Recognizing that the films title functions on both of these levels is important because it reveals how Alfredson deploys common vampire tropes in novel ways which serve to elevate the emotional content of the film, so that the “rules” surrounding vampires become metaphors for the emotional development both characters undergo. Thus, following Hakans death, Eli goes to Oscar and he invites her into his room at the same moment that she implicitly invites him into her life, revealing to him the first explicit hints that she is something other than a twelve-year-old girl. From this point on, the two work to protect and comfort each other while providing each other with the confidence and companionship they need in order to be happy. Oscar confronts his bullies, and after a period of initial unhappiness, Eli gains a friend who accepts her as a vampire.
Though Eli initially has far more agency and power than Oskar, she is no less isolated, lonely, and anxious about her existence, and the film uses her status as a childlike vampire dependent on an ineffectual adult to mirror Oskars relationship with his parents and school teachers, all of whom are completely unaware of the bullying he must endure and the crushing loneliness which characterizes his life. Thus, while the two characters begin the film with an apparent distance between them in terms of agency, over the course of the film their lives are revealed to be not that different, at least thematically, if not literally. This similarity is what gives the film its poignancy, because as their relationship develops, Oskar and Eli give each other the necessary support that they have been lacking, and have fruitlessly sought in their interactions with adults.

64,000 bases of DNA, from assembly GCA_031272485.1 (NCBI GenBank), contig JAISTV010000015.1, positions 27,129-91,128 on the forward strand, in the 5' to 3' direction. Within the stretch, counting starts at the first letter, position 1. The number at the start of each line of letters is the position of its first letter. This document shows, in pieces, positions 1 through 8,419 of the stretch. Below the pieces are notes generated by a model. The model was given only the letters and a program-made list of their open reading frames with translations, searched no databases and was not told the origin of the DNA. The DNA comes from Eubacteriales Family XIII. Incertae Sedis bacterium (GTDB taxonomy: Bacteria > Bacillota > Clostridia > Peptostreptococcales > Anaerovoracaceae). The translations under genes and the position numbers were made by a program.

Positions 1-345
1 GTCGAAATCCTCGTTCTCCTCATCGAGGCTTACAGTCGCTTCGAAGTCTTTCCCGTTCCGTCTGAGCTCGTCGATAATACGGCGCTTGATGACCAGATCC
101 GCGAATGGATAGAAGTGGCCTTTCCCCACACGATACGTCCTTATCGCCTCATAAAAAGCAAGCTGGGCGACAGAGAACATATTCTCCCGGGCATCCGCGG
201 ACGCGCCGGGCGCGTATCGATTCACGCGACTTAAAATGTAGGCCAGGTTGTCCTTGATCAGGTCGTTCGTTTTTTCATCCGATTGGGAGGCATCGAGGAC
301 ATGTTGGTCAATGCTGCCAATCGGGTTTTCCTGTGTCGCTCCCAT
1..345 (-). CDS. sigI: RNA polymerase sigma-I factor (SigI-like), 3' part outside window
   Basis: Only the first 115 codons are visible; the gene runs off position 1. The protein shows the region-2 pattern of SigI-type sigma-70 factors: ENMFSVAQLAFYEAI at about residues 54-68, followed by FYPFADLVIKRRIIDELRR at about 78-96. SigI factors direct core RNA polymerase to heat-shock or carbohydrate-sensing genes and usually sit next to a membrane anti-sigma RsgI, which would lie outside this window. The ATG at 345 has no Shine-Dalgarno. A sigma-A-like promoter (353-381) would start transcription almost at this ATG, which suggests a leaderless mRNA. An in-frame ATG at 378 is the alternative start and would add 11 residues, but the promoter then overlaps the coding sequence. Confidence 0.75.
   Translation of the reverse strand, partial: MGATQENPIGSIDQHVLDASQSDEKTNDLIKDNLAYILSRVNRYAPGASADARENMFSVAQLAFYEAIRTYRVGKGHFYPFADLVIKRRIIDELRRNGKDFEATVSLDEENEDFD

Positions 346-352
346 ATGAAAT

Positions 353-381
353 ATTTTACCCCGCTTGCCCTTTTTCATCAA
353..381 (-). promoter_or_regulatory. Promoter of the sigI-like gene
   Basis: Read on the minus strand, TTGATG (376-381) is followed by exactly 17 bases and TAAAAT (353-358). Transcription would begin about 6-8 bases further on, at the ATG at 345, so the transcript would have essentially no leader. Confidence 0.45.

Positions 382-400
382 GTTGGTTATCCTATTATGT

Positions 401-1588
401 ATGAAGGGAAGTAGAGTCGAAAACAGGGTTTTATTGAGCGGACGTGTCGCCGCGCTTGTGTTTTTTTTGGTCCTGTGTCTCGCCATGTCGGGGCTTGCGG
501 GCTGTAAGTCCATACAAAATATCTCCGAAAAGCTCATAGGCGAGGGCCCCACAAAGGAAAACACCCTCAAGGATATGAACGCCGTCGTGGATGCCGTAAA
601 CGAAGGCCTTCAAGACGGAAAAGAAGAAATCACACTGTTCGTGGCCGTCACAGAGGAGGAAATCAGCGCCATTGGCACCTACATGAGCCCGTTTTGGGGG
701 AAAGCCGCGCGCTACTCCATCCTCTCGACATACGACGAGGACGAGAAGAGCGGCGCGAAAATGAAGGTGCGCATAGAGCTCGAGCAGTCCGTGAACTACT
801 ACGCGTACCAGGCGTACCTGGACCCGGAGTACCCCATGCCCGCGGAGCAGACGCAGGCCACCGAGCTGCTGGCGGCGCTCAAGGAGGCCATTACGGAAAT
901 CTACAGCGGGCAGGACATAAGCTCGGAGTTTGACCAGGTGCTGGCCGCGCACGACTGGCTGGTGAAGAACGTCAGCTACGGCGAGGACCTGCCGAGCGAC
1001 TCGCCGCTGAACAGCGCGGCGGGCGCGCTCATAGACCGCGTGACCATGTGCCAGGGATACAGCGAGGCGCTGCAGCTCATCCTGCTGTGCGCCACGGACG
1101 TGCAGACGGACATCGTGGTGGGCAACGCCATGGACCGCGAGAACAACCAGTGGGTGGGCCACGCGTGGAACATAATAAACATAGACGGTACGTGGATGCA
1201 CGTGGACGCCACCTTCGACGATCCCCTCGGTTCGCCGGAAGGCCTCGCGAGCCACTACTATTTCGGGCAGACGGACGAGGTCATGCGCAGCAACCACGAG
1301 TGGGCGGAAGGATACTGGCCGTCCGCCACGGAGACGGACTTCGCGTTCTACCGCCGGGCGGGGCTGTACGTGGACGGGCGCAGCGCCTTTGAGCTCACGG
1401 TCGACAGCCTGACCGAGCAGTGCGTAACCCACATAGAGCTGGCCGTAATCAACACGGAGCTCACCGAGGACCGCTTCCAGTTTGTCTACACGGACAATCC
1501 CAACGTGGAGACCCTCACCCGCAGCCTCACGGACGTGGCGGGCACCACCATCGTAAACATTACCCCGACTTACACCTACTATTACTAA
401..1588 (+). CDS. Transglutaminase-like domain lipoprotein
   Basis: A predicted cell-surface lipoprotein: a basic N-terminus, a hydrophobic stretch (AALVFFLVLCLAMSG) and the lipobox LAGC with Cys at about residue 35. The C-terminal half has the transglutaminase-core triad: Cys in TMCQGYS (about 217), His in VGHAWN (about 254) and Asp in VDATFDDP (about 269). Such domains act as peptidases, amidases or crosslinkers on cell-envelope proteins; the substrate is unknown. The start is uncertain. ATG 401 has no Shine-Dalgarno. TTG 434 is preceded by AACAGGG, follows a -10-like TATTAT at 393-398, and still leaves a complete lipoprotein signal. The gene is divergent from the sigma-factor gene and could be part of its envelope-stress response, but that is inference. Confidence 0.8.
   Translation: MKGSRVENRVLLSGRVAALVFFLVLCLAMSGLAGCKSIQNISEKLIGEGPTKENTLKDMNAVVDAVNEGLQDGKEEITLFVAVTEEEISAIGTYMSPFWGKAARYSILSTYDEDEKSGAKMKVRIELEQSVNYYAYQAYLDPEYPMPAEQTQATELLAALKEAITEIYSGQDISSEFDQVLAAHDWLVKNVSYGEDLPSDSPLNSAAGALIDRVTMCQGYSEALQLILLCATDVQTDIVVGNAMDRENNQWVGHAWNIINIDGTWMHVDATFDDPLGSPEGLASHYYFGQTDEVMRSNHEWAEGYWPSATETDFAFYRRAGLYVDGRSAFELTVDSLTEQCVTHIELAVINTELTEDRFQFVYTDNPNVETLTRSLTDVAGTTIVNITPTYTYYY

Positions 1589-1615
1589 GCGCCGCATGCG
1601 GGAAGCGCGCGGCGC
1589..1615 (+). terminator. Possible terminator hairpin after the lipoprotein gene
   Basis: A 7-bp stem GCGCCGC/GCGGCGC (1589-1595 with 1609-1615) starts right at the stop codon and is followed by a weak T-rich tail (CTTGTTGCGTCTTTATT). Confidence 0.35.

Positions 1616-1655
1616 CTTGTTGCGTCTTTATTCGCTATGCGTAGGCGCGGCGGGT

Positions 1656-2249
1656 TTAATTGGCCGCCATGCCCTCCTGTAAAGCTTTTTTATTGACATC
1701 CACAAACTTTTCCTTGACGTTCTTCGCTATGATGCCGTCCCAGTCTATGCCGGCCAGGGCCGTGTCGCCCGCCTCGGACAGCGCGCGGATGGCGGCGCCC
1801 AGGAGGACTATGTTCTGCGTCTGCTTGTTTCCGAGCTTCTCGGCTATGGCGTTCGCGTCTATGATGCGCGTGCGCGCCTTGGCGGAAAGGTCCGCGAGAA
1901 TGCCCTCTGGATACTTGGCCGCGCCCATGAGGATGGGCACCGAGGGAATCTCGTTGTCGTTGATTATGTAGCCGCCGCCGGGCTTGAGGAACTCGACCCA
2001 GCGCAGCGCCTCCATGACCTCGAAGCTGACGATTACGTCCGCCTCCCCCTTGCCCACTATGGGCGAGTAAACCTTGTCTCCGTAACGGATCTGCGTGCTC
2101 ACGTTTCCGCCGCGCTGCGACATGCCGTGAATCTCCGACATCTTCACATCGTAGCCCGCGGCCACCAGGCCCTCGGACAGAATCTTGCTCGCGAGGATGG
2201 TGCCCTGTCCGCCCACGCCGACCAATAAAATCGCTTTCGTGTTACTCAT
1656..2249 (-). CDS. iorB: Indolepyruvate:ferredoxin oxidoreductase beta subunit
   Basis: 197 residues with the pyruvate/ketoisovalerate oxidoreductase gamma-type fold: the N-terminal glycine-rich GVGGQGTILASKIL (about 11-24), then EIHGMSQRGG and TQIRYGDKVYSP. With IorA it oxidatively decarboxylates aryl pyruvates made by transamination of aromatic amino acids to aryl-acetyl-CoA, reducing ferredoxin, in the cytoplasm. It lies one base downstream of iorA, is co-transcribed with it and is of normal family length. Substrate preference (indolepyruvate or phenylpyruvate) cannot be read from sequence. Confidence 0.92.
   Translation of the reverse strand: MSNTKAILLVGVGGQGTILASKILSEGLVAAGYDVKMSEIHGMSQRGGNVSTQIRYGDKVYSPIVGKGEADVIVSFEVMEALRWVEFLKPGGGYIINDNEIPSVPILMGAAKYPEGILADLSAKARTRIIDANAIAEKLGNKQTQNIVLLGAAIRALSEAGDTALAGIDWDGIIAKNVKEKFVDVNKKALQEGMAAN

Let the Right One In uses the tropes of the vampire genre in order to explore the isolation and anxiety of childhood, and it does so by mirroring the experience and emotional isolation of Oskar with the vampire Eli. By examining how the title simultaneously refers to the rule regarding inviting a vampire into ones home and the process by which Oskar and Eli invite each other into their inner lives, revealing their fears and hopes in a way that they cannot do with the adults in their lives. As Oskar lets Eli into his room, Eli lets Oskar into her life, and the two develop a bond which ultimately serves to save their lives, as Oskar rescues Eli from a vengeful townsperson and Eli rescues Oskar from the bullies attempting to drown him. In the end, the film demonstrates the unique brutality and compassion of childhood, and shows how two children, despite their actual ages, can come together to form a bond that defies not only their circumstances, but the audiences assumptions regarding the nature of vampires, violence, and love. Works Cited Anderson, John. “A Boy and His Ghoulfriend: Beyond the Genre.” Washington Post 07 Nov 2008, n. pag. Print.